Thanksgiving Day is perhaps the most universally observed harvest ritual in the United States and Canada, although these days are not communal in the sense of traditional village feasting. In the United States, Thanksgiving Day celebrates the first harvest of Dutch and English settlers who arrived in America almost four hundred years ago aboard the Mayflower. About fifty years before these Pilgrims, the observation of another Thanksgiving Day was started in what is now Newfoundland. Centuries later they were recognized as official holidays in their respective countries. However, for thousands of years before the European invasion, Native Americans had developed many traditional harvest celebrations. The Wampanoag Indians who inhabited the site occupied by the Pilgrims had three thanksgiving harvest festivals during the year: one for the maple tree and its syrup, one for picking berries, and one for the food they had grown and gathered that year.
County and regional fairs were often scheduled after the harvest so local farmers could sell some of their harvest to merchants, exchange experiences about the previous season, learn new farming techniques, exhibit their finest crops, compete for awards, and generally engage in a communal celebration. Other harvest-related events included parades, special religious services, and a large feast with traditional native dishes. In North America these include cranberry sauce, pumpkin pie, succotash, sweet corn, pecan pie, turkey, and wild rice stuffing. Succotash is a native North American dish that can be prepared today by combining whole-kernel sweet corn with Lima or broad beans in a sauce made from cream and flour. The cream (1 cup) and flour (¼ cup) are boiled for a few minutes with constant stirring, and then the sweet corn (one cup) and beans (2 cups) are added and the mixture heated for another 8 minutes. Addition of meat stock, bits of meat, green peppers, squash, and seasoning transforms this basic recipe into the many regional variations consumed throughout Eastern North America.
The Harvest Home celebrations of earlier times are dying out as the number of people engaged in farming declines because of mechanization, and as urban populations become disconnected from the actual growing of crops. In the past, the whole rural community worked together to harvest crops before the storms of late autumn arrived. The first or last fruits of the harvest were often accorded special religious significance and either offered to the gods, or kept safe as a talisman to be used to protect the planting of the crop next season. Cutting of the last sheaf and carrying it in procession to shelter symbolized the bringing of the harvest home, and was greeted with great rejoicing accompanied by music, dancing, and elaborate feasting. One of the traditional Harvest Home dishes was frumenty, a wheat pudding made with boiled milk, almond extract, honey, egg yolk, and raisins. The milk (1¾ cup), almond extract (½ teaspoon), and honey (2 tablespoon) are brought to a boil, the heat reduced, and the cracked wheat (1 cup) added with stirring until all the liquid is absorbed (about 15 min.). The yolk of one egg is then stirred in and ¼ cup of raisins is added. The pudding is served either hot or cold.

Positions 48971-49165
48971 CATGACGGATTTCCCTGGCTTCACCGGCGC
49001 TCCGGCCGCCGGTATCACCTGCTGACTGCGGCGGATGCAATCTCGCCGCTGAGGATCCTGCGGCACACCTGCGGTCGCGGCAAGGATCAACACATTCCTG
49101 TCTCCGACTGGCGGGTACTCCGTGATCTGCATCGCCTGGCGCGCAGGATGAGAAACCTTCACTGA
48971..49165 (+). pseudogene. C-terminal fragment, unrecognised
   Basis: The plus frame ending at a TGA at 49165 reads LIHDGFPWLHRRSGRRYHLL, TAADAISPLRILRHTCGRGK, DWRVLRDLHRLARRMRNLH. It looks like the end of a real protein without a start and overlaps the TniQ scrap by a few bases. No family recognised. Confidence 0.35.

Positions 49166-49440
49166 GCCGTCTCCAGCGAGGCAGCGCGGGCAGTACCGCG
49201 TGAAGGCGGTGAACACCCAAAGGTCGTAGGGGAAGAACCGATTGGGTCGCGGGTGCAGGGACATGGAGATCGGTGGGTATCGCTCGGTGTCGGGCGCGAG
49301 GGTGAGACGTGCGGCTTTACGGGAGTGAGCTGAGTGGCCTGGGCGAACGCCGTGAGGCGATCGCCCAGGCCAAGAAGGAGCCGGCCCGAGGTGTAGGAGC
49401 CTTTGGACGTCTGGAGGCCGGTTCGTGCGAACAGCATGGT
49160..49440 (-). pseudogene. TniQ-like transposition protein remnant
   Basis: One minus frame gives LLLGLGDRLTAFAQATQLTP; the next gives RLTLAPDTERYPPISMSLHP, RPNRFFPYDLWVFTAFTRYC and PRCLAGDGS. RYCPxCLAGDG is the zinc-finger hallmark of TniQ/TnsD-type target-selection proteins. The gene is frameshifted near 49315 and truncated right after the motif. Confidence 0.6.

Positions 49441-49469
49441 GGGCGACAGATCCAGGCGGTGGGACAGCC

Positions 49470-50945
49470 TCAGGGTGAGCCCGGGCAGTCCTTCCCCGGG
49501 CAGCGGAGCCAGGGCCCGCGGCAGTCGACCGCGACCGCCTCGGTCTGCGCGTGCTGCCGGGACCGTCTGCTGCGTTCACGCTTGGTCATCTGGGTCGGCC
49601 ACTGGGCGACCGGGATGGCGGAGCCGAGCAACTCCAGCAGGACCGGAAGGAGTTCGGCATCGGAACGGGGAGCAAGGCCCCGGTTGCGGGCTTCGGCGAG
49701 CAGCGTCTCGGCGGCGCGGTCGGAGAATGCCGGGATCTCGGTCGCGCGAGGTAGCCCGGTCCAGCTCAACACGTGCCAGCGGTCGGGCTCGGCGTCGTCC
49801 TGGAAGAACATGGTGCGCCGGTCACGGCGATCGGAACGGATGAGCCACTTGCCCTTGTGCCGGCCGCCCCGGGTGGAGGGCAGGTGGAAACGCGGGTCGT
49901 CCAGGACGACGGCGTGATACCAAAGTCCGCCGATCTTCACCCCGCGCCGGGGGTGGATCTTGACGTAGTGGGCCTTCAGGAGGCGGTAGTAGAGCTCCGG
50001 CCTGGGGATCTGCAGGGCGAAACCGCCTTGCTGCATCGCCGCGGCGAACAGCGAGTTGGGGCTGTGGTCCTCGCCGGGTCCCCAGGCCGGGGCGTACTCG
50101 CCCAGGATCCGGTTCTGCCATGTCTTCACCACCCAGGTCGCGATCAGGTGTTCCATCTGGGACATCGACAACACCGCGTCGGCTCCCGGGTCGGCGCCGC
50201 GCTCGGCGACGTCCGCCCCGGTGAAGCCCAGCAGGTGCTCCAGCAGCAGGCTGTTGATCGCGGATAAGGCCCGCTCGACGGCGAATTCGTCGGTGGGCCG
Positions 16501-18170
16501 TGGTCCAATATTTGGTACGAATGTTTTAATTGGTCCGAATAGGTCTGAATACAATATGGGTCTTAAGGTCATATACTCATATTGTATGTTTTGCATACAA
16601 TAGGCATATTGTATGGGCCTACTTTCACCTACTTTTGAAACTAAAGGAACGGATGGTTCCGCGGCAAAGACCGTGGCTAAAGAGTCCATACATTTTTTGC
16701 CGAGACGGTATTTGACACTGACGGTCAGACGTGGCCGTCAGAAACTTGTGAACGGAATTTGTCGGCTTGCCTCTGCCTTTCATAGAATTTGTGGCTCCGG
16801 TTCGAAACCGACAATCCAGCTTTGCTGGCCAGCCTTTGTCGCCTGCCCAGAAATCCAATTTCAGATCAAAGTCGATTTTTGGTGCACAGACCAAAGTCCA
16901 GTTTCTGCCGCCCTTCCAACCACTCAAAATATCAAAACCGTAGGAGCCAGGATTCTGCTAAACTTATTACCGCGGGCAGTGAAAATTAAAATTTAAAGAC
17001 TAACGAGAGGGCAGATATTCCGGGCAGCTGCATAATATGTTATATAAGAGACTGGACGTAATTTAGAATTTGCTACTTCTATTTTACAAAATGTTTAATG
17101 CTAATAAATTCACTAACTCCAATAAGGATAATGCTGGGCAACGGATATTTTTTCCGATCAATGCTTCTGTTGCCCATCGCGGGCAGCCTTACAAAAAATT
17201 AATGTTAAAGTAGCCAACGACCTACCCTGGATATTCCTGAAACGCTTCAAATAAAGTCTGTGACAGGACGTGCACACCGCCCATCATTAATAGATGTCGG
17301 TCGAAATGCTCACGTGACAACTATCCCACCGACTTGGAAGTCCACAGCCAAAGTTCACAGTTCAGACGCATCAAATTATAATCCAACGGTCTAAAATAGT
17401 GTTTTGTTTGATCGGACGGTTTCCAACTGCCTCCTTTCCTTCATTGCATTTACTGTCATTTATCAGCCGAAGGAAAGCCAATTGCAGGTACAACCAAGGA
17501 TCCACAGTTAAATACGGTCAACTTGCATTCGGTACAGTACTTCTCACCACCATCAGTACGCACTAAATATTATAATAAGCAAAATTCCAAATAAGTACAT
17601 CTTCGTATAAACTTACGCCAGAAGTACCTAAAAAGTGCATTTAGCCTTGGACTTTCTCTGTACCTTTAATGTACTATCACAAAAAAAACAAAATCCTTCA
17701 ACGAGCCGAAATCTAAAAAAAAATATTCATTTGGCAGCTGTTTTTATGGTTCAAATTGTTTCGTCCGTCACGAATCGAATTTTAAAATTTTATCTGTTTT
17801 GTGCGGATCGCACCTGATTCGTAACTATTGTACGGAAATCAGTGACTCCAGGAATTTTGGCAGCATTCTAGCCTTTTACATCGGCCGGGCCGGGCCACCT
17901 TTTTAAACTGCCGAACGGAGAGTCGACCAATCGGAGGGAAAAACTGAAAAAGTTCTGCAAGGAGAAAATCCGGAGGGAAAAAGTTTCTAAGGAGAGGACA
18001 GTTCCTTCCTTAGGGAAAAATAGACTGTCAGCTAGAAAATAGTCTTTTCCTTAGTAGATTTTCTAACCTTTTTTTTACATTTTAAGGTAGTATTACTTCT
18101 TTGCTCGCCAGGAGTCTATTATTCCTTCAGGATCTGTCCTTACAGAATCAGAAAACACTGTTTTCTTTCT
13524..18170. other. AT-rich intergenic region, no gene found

See also Feasts, Festivals, and Fasts; Horticulture; Thanksgiving.
Jackson, Ellen B. The Autumn Equinox: Celebrating the Harvest. Highland Park, N.J.: Millbrook Press, 2000.
Kader, A.Adel, ed. Postharvest Technology of Horticultural Crops. 3rd ed. San Diego: University of California Agricultural and Natural Resources Publication, 2002.
Kavasch, E. Barrie. Enduring Harvest: Native American Foods and Festivals for Every Season. Old Saybrook, Conn.: Globe Pequot Press, 1995.
Penner, Lucille R. The Thanksgiving Book. New York: Hastings House, 1986.
Mikal E. Saltveit